Raytheon completes $9.2 million Space Factory expansion
The Space Factory is growing.
Raytheon has completed a 9,600-square foot, $9.2 million expansion of its Space Systems Operations factory on the outskirts of Tucson, strengthening the company’s ability to create rocket-propelled “kill vehicles” that hunt down and destroy ballistic missiles in space.
A team led by Sharon Walk, Space Systems Operations director, leveraged years of space systems production experience to optimize the expansion.
“There is a lot of know-how contained within these factory walls,” said Walk. “There is no other factory like this. What you see here is the best in the world when it comes to kill vehicle development.”
Similar to how a satellite hitches a ride into space, Exoatmospheric Kill Vehicles (EKVs) are encased in the nose of ground-based interceptors that blast them out of the earth’s atmosphere. The interceptors are launched from subterranean silos in both California and Alaska, providing the U.S.’s first line of defense against long-range ballistic missile attacks.
Smaller kill vehicles are deployed in the tip of Standard Missile-3 interceptors on U.S. and Japanese ships at sea, providing regional defense against short- to intermediate-range ballistic missiles. This year, SM-3s will also be land-based for the first time in Romania, as part of the U.S. commitment to missile defense in Europe.
“This factory is a reflection of our commitment and dedication to delivering the next-generation of kill vehicles,” said Wes Kremer, Air and Missile Defense Systems vice president. “We’re on track to deliver 11 new EKVs by 2018, and it will also give us the capacity we need to begin producing the first SM-3 Block IIA rounds.”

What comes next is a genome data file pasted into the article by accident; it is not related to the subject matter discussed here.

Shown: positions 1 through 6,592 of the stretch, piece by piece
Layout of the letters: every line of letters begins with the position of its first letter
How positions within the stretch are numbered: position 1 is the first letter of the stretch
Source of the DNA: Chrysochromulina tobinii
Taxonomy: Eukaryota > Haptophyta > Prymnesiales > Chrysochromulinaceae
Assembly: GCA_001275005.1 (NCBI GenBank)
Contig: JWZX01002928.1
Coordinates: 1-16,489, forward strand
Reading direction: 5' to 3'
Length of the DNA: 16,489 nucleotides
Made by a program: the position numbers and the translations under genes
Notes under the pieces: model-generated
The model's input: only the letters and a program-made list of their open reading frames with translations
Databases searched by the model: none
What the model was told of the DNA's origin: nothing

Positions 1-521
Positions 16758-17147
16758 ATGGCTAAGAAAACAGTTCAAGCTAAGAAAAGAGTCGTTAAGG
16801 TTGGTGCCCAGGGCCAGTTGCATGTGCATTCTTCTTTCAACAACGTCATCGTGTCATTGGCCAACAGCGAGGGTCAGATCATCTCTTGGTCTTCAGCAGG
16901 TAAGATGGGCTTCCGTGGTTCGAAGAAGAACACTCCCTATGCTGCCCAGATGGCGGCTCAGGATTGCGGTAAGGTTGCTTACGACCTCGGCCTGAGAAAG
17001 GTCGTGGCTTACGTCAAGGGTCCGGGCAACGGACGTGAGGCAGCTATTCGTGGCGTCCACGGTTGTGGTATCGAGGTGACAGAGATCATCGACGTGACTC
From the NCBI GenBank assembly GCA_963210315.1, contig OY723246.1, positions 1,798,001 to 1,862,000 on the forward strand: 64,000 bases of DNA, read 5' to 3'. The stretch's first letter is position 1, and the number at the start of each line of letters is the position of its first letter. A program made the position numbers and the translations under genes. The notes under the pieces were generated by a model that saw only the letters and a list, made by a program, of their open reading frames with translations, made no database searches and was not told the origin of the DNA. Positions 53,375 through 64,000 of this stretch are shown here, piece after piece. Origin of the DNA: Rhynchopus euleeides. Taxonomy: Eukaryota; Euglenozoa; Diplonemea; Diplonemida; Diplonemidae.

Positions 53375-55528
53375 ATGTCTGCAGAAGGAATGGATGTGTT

The space factory is nearly 47,000 square feet in size, including Class 4 through 8 clean zones and custom workspaces with bench testing equipment rooms.
“We had to make sure we had the right level of cleanliness to handle the most sensitive seekers,” said Walk. Performance and low particulate counts were main drivers for the new clean room modernization and expansion, she added.
The factory’s cleanliness is one of its claims to fame. Workers don clean-room suits to assemble optics and sensors with the knowledge that once in space, the kill vehicle’s ‘eyes’ will need to pick out warheads, which initially are nothing more than pinpoints of light in a distance space.
Within the clean spaces, everything is measured and counted, including drops of humidity and microscopic dust particles.
As Vic Wagner, director of Advanced Kill Vehicles, often says “We’re measuring photons. That’s how tight we are.”
Kremer and Walk agree; there is no room for error.
“What’s here is second to none,” said Wagner. “The expansion showcases our kill vehicle knowledge, expertise and infrastructure, which is unparalleled anywhere else in the world.”